Monday, August 17, 2009
Alive in Joburg: District 9
I just saw this movie yesterday with my husband. I really wanted to see it mostly because it takes place in South Africa- and really, what better place to set science fiction movie that is really about human/race relations?
Above is a short film that was made a few years ago, maybe as a run up before the film. The aliens in the movie look different, but it's interesting in its own right.
The premise is that 20 years ago a spaceship stopped over Joburg and the aliens inside were taken in as refugees. Their refugee camp became known as District 9, and looks pretty much like the actual townships that surround Joburg. The aliens are treated a less-than humans. So obviously the filmakers are drawing connections with South Africa's past. I've seen other reviews that complain that the movie doesn't even mention the word Apartheid. And it's true that if the spaceship really appear 20 years before, that it would be interesting to know how the Apartheid government might have dealt with this fictional problem. (I doubt they would have put up with refugee camps for aliens at all.)
But what if this movie isn't about Apartheid at all? What if it is about the more recent issue of xenophobia in the townships, not between blacks and whites but between native South Africans and immigrants from elsewhere in Africa, especially Mozambique, Zimbabwe, the Congo. Though this short film was made three years ago and the actual film was at least alive in concept before the events of last year, certainly the violence errupted after years of tension. It's as if this film predicted what might happen.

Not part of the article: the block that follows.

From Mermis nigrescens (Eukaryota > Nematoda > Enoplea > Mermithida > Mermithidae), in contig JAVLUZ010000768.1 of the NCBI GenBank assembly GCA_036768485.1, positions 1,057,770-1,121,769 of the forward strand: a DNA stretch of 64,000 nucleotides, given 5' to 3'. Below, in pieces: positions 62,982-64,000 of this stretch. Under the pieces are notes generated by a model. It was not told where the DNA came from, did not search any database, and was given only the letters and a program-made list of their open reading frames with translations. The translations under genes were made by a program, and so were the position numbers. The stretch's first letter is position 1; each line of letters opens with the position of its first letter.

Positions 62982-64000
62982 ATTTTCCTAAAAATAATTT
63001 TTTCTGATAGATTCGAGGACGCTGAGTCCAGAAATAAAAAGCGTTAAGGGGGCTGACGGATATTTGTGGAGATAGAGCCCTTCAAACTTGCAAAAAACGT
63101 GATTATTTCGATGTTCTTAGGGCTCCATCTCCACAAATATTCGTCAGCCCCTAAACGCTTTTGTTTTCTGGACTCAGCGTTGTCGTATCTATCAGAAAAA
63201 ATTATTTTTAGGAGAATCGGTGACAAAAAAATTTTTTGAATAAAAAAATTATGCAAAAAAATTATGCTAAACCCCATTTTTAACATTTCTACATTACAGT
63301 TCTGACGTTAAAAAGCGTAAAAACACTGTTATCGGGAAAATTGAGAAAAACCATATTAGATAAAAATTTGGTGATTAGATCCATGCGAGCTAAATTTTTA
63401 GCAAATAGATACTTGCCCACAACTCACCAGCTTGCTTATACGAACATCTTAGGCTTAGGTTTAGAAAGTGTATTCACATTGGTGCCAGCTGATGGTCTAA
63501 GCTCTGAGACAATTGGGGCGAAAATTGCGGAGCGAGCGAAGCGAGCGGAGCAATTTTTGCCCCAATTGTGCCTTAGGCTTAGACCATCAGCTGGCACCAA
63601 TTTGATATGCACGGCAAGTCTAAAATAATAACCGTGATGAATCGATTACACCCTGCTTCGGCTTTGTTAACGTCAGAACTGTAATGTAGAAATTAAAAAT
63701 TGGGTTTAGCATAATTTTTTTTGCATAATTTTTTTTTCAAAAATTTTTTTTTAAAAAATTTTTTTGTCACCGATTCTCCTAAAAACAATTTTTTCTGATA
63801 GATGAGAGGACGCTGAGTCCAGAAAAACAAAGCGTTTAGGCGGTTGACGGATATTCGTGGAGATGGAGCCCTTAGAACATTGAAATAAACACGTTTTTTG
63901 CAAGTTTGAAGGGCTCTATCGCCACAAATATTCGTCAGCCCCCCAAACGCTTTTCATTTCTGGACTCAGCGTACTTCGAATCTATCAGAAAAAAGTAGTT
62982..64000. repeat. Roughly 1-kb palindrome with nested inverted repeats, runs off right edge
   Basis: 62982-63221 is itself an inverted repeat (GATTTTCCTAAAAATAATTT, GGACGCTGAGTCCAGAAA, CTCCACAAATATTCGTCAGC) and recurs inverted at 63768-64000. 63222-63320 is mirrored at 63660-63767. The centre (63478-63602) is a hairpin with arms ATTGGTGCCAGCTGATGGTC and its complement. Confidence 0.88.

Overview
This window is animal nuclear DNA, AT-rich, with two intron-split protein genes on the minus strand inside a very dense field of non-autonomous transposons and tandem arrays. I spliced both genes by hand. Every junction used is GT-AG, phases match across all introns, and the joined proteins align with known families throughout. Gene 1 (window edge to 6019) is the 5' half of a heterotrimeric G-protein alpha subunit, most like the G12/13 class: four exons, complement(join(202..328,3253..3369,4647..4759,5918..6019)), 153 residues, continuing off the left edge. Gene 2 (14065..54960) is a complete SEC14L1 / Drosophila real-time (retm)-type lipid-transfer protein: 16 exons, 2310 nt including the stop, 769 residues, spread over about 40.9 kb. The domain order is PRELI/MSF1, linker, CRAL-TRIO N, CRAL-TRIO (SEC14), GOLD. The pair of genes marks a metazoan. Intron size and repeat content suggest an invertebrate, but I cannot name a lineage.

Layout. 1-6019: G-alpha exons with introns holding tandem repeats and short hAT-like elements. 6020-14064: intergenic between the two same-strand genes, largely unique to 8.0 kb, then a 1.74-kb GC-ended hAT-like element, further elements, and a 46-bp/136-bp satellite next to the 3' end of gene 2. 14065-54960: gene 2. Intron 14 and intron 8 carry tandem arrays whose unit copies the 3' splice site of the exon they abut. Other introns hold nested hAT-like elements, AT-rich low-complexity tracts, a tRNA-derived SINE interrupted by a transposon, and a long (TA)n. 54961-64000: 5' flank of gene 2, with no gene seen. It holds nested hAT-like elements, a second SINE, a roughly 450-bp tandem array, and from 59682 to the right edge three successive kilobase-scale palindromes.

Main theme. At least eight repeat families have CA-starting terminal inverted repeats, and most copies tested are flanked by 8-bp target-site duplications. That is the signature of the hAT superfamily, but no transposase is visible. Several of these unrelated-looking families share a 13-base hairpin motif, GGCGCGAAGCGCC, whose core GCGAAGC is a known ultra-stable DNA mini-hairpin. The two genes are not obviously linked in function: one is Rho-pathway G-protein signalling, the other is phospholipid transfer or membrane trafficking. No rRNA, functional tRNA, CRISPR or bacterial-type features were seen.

The aliens in the film are dreadful to look at. They are dipicted as onry, with eating habits designed to make us recoil: raw meat and cat food. So, even though they are treated horribly by humans, they make us uncomfortable. It can make you agree with the humans who say they want the aliens to live far away from the city- and that is a scary way to feel when you realize the aliens are supposed to symbolize actual people. The movie could have done a much better job giving us more aliens with names and personalities, and more than just one character with any intelligence or ambition to improve his situation. From what I can tell, there are no female aliens, they are all very masculine - I felt the one alien wearing a bra was doing so ironically.
Even so, I think it was an interesting technique, to make the aliens unlikable. The point, to me, was that we don't have to like the refugees in our care. We don't have to enjoy their company or appreciate their culture- it doesn't matter how we feel about refugees. It doesn't matter if they are grateful to us or if they hate us. What matters is how we treat them. To treat them poorly is to lose our own humanity. By the end of the film, the archetypal South Africa mercencary is just as ugly and dirty and animalistic in his efforts to kill the main character as the aliens appear in the first scenes of the film.